Lawmakers query need for GSA site

Several members of Congress are questioning why the General Services Administration is running an online auction site instead of private industry.

The site — www.gsaauctions.gov — has been operating since Jan. 17. It auctions items such as cars, jewelry and even aircraft seized by other federal agencies in criminal or forfeiture cases. The proceeds are deposited in the U.S. Treasury.

In a letter to Acting GSA Administrator Thurman Davis, the lawmakers said that the GSA site "runs counter" to the approach mandated by Congress.

In the Federal Activities Inventory Reform Act of 1998, Congress attempted to separate, wherever possible, agency competition with commercial ventures, according to the May 8 letter signed by Reps. Dan Burton (R-Ind.), Connie Morella (R-Md.), Tom Davis (R-Va.) and Albert Wynn (D-Md.)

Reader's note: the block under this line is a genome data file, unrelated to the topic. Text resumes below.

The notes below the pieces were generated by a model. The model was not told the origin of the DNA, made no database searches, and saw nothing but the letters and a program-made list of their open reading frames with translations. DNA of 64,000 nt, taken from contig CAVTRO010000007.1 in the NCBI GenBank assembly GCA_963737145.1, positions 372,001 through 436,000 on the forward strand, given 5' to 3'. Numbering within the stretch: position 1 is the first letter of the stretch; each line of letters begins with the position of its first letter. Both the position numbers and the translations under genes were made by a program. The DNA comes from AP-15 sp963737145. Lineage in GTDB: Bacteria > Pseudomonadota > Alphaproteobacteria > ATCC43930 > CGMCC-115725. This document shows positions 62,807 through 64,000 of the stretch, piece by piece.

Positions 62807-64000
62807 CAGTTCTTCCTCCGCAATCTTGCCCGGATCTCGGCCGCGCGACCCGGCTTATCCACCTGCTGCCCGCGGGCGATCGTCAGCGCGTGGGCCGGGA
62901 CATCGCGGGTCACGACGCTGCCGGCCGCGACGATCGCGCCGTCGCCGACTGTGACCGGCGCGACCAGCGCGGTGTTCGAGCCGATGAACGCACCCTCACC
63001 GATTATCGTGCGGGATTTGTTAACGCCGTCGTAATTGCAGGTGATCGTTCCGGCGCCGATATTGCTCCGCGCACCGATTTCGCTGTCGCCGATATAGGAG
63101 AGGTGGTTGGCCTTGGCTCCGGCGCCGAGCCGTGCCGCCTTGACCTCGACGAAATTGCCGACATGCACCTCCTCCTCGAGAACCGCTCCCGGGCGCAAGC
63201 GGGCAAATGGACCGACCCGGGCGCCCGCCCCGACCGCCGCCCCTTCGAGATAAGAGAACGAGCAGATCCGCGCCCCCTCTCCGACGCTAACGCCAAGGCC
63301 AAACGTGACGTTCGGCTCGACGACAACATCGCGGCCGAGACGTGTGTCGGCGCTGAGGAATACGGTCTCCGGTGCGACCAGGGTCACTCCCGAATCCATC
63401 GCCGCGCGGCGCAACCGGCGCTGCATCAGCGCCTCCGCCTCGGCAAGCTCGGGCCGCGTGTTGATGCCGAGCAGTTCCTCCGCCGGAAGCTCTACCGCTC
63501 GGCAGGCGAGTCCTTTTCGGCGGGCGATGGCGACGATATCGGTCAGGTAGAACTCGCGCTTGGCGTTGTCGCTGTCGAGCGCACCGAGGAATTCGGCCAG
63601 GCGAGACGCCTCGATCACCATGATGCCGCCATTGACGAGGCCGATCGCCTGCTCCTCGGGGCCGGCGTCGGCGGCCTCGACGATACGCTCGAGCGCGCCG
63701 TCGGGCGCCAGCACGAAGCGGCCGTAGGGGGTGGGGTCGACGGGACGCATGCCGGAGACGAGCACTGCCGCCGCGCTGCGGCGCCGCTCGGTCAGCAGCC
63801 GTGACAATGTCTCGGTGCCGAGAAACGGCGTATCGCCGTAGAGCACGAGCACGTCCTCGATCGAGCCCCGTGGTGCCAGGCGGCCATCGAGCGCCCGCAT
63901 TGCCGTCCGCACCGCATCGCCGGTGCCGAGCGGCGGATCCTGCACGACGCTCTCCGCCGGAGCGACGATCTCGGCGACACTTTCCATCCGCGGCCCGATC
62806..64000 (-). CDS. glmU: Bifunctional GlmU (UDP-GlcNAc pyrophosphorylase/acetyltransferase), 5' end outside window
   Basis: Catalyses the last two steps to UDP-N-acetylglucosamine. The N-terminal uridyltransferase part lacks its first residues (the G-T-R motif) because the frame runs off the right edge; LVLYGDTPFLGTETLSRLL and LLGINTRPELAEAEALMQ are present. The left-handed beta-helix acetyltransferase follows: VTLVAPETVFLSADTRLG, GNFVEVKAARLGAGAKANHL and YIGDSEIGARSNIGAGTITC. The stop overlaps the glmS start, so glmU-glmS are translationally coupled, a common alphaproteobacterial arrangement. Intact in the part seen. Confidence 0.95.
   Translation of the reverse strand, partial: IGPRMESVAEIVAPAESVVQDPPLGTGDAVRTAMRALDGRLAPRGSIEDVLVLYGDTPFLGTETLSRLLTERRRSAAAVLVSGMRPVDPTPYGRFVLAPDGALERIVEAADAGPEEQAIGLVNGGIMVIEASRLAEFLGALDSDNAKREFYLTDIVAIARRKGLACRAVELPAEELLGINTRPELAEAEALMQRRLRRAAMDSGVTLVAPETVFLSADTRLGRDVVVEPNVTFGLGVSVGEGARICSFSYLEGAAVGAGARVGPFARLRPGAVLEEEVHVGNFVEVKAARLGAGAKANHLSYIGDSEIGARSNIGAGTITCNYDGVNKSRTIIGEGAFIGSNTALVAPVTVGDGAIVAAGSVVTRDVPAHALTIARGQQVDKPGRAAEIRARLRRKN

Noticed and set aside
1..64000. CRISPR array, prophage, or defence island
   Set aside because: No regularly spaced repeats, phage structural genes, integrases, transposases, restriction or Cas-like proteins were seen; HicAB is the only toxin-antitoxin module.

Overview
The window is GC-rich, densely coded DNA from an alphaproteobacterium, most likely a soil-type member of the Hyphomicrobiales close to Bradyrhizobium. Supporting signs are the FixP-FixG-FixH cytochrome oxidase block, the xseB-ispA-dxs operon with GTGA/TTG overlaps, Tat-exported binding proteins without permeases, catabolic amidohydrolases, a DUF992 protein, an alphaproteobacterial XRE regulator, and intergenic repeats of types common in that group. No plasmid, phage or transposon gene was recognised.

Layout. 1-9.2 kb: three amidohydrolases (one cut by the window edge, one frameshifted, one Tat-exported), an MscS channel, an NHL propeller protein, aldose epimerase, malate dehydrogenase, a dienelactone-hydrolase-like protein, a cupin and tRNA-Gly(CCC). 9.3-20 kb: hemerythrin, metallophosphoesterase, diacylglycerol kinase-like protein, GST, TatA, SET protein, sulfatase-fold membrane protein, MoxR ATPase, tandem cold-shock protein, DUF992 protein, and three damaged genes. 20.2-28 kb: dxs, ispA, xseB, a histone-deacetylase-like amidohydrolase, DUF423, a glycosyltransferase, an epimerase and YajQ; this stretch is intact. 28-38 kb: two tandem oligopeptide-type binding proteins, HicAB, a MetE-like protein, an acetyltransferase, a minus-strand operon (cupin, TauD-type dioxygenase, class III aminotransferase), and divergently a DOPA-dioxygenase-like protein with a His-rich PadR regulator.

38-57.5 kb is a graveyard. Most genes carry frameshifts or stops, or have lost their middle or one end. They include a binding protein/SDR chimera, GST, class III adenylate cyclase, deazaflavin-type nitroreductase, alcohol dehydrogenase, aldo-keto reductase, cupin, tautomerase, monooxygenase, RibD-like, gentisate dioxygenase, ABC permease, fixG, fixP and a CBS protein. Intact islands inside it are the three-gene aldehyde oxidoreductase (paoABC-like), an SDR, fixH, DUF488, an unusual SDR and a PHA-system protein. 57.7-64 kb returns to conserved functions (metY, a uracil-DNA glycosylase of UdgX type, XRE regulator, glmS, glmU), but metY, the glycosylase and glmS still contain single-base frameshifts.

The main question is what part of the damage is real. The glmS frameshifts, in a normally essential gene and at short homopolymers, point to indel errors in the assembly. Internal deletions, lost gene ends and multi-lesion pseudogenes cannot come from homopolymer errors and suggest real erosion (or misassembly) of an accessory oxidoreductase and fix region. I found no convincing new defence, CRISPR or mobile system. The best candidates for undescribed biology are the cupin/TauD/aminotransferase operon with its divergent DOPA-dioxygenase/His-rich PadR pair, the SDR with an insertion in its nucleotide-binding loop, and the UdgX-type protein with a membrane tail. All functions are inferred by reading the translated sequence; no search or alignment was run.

In debating that measure, some lawmakers argued that commercial ventures would snag a bigger profit for the government because they were more adept at marketing. "There are other activities in which a public/private competition should be conducted to determine which provider can deliver the best value to the taxpayer," Sen. Craig Thomas (R-Wyo.) said at the time.

In the letter, the lawmakers said the government's policy on commercial activities has been to "show restraint, and to rely on private-sector sources of supply where those are cheaper and more efficient." GSA officials had no immediate comment on the letter.

The GSA site is one of a host of government sites that have been surfacing and offers an array of personal property items, most made available from other agencies.

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